In July of 2018 and in the sesame-lit environs of Tokyo’s National Museum of Emerging Science and Innovation, Japanese composer and electroacoustic enchanter Keiichiro Shibuya debuted “Scary Beauty,” a work featuring an AI conductor leading a human orchestra in what he affectionately dubbed an “android opera.” It was simultaneously unnerving and impossibly beautiful. Within the sci-fi stereopticon of his eighteenth studio album, entitled Intruder, Gary Numan inverts this symphonic scenario – becoming the AI-brained humanoid, directing a choir of machines – and doubling down on both the captivation and the chills.
Though it is seldom talked of in these snort-inducing days wherein “EDM” kids really think they invented techno (bless their tormented little hearts!), the first use of electronic instruments in musical composition occurred shortly after the end of the 19th century and in conjunction with the development of the first circuitry-based musical device – the theremin (or etherophone) in the Soviet Union. From there you get magnetic audio tape in the 1940s in Egypt, musique concrète in Paris by 1948, music forged entirely from electronic generators in Germany by 1953, and Japan duking it out with the U.S. for the first algorithmic compositions throughout the 1950s.
We then shimmy through the hit-making musitron solo in “Runaway” by Del Shannon and on to the hallucinatory Doctor Who theme in 1963 before we land at the original kings of all klangchemiker, Kraftwerk, in 1969, who birthed what their adoring fan Bowie called “the folk music of the factories.” Out of the scene those kraut barons spawned came nearly every other genre of music you’ve ever loved – including hip-hop and house – and out of the hypnotic leoparding of many of those genres came Gary Numan, a synthpop studio theorist like none before, dancing to the distant drumbeat of Proserpina.
Alongside Brian Eno’s Romulus, Gary Numan represents the proverbial Remus in the holy Roman founding of electropop music. Gary Anthony James Webb, though he would prance through an additional pseudonym or two on his way, effectively became Gary Numan at 15 years of age the day his father gave him a Gibson Les Paul that would serve as his first portal into a sound world he would, ironically, be credited with helping to create in large part by repurposing – and at times fully removing – the guitar from.
Even taking into consideration how heaven-high the bar has always been set in the prolific world of his fellow androgynous androids, pellucid Pisceses, and audacious Aspies, Gary Numan is a dynastic phenomenon. In the same year that his first band, Tubeway Army, would release its destiny-making second record entitled Replicas and released in May, he would drop the long-reaching single “Are Friends Electric?” to widespread chart domination across both ponds, bin the Tubeway Army name after showcasing a bunch of his newest songs on John Peel’s BBC Radio 1 show, release “Cars” – maybe still his biggest-selling single ever, and then launch his third record entitled The Pleasure Principle in September to cap the whole stereo stampede all the way off. This is how a manic master does the first nine months of 1979, evidently. “Are Friends Electric?,” a smash hit with no hook, would go on to be covered by everyone from Information Society to Republica to The Dead Weather to Weezer. But Gary Numan had done something in that tiny time frame even more demanding and potentially damning than all of the above – he had dared to conceptualize a rock album without any guitars.
Sealing his eclectic ascent to stardom with aerial vocals and penchants for tracks full of curly characters – like those of the unforgettable “Stormtrooper in Drag”, which he sang on for his former bassist Paul Gardiner – and through his visually stunning “blue period” begun with 1984’s Berserker, Gary Numan attracted attention in an almost hygroscopic way, drawing its luster from the same rarefied air he seemed already to inhabit. Perhaps this has to do with Numan’s natural alignment with the otherworldly, and perhaps it is because firmaments far beyond fame were also already under his wing. Atmospherics of every league were to be his stealth logo.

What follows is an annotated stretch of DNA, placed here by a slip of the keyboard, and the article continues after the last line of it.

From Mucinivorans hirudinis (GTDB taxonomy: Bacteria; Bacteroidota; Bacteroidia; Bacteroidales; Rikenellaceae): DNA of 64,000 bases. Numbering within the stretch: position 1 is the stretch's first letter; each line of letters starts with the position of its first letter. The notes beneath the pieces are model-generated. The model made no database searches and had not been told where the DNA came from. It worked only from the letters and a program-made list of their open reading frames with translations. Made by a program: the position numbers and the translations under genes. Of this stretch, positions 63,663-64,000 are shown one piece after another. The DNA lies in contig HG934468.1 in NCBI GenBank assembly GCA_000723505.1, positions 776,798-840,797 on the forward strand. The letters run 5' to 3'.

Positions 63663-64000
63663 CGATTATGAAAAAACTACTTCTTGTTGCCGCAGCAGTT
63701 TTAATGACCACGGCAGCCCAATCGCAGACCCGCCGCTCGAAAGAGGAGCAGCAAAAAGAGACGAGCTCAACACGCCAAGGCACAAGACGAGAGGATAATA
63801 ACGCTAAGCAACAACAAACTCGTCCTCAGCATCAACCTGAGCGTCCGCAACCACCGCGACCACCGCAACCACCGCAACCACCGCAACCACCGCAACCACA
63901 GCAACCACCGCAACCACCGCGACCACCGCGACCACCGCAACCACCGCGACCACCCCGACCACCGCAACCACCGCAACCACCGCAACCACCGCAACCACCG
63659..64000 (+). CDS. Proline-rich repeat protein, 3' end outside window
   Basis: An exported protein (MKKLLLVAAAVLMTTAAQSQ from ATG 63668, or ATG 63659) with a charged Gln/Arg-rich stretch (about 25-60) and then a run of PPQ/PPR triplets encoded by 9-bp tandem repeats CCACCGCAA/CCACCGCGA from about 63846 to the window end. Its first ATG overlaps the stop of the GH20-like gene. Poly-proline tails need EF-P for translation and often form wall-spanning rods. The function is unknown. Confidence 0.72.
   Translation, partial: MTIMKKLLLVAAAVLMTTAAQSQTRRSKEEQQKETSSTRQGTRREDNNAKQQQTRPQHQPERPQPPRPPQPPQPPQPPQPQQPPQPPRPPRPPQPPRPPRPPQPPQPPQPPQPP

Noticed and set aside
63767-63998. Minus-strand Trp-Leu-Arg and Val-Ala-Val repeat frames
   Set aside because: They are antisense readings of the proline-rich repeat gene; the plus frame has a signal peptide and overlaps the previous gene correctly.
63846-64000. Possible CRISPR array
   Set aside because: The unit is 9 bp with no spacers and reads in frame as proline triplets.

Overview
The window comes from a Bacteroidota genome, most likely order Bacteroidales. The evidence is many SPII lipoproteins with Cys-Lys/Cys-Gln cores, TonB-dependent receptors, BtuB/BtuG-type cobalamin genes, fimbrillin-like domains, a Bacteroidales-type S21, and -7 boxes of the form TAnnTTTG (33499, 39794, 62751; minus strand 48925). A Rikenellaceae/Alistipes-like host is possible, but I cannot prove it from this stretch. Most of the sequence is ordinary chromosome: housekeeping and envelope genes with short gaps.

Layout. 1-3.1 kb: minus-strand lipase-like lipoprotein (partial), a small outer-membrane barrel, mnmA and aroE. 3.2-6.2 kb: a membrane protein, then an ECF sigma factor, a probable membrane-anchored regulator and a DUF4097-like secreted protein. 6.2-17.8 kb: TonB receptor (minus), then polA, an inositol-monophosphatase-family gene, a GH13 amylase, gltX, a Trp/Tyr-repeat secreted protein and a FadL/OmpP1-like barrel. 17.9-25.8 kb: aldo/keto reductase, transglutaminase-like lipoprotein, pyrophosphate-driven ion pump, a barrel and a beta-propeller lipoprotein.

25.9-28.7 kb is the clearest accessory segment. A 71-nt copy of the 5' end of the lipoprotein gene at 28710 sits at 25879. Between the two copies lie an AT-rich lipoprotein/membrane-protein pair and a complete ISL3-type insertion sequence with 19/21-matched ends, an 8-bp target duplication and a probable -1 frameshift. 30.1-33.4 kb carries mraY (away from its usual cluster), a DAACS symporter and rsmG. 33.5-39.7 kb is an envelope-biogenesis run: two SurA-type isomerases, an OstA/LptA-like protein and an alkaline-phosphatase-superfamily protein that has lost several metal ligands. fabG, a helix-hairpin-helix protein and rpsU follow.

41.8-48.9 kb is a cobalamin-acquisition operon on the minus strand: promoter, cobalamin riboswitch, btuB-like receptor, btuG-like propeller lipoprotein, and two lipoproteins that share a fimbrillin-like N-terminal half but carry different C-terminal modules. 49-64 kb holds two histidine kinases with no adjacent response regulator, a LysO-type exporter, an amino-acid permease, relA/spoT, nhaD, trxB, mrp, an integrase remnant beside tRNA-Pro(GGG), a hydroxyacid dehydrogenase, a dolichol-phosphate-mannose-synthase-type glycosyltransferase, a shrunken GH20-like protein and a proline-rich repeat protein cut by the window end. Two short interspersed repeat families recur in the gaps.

Because what if one wanted to be a pop star and a pilot? It could be convincingly argued that the same set of skills is necessary to succeed at both professions. What is inarguable is that Gary Numan possesses those skills in spades and has, quite literally, put them to their highest purpose, flying freely into the galactic annals of pop, rock, new wave, and machine-made music history on currents of creativity that inspired everyone from The Human League to Adam Ant.
He has narrated video games, scored films, founded a record label, and created a charter flight company. He has flown around the world on music tours that set standards for the video filming and commercial release of concert footage, and he has also flown his own Piper Navajo in one full circuit of the globe with the aid of nothing but the war-footing of his wits and those of his courageous co-pilot. With display-flying pal Norman Lees, Numan formed the Radial Pair and later The Harvard Formation Team, choreographing and performing aerial acrobatics for multiple aviation seasons across England.
For 1997’s Random, a tribute album to Numan’s already extensive influence, Damon Albarn, The Magnetic Fields, EMF, The Orb, and Jesus Jones (to name but a few) all showed up to sing their affection for him. He furnished vocals to frequent collaborator Ade Fenton’s 2007 poetic gem “The Leather Sea”, tempted Australia’s own Severed Heads out of retirement to tour with him across Oz in 2011, won the Moog Innovation Award in 2016, and promptly followed that I-Can-Die-Now moment with an Ivor Novello for Inspiration in 2017. A one-trick pony Gary Numan could never be if you put every snaffle bit in the world in his mouth and hired him out for children’s parties.
It was on 1994’s Sacrifice that he made his first full veer away from pop and into the harder industrial elements that have defined the more recent arcs of his career, and underpin the aural anagrammatics everywhere on Intruder. Freud described the feeling of eternity as “an intellectual perception with an accompanying feeling-tone” and that synopsis nails the more nocturnal nuances of the newest Numan aesthetic equally as well. Vast vaults of what passes for industrial music today has unfortunately and heedlessly done what the art form’s early proponents strove so hard to prevent: forced the removal of the human element entirely or too far away from the center of the picture.